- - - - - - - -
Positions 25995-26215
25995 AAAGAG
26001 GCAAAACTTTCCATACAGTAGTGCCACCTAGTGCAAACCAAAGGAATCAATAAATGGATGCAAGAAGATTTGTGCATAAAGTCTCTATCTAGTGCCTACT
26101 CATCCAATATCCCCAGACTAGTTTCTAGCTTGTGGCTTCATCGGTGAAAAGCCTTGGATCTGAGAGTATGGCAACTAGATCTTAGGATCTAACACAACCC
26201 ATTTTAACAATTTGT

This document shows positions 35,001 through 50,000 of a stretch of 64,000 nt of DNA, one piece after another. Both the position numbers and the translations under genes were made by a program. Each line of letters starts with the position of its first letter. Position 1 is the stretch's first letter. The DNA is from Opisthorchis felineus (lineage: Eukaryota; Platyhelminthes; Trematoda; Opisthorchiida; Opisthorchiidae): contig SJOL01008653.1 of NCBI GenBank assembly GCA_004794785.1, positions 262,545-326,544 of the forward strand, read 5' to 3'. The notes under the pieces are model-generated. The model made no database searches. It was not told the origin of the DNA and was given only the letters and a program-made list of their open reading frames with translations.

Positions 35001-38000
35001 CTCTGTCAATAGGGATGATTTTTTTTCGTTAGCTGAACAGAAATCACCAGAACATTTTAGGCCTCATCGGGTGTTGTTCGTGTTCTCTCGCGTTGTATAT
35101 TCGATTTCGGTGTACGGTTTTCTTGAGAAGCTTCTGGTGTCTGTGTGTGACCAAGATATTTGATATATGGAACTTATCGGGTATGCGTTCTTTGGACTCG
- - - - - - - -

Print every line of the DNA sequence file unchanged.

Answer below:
Positions 25995-26215
25995 AAAGAG
26001 GCAAAACTTTCCATACAGTAGTGCCACCTAGTGCAAACCAAAGGAATCAATAAATGGATGCAAGAAGATTTGTGCATAAAGTCTCTATCTAGTGCCTACT
26101 CATCCAATATCCCCAGACTAGTTTCTAGCTTGTGGCTTCATCGGTGAAAAGCCTTGGATCTGAGAGTATGGCAACTAGATCTTAGGATCTAACACAACCC
26201 ATTTTAACAATTTGT

This document shows positions 35,001 through 50,000 of a stretch of 64,000 nt of DNA, one piece after another. Both the position numbers and the translations under genes were made by a program. Each line of letters starts with the position of its first letter. Position 1 is the stretch's first letter. The DNA is from Opisthorchis felineus (lineage: Eukaryota; Platyhelminthes; Trematoda; Opisthorchiida; Opisthorchiidae): contig SJOL01008653.1 of NCBI GenBank assembly GCA_004794785.1, positions 262,545-326,544 of the forward strand, read 5' to 3'. The notes under the pieces are model-generated. The model made no database searches. It was not told the origin of the DNA and was given only the letters and a program-made list of their open reading frames with translations.

Positions 35001-38000
35001 CTCTGTCAATAGGGATGATTTTTTTTCGTTAGCTGAACAGAAATCACCAGAACATTTTAGGCCTCATCGGGTGTTGTTCGTGTTCTCTCGCGTTGTATAT
35101 TCGATTTCGGTGTACGGTTTTCTTGAGAAGCTTCTGGTGTCTGTGTGTGACCAAGATATTTGATATATGGAACTTATCGGGTATGCGTTCTTTGGACTCG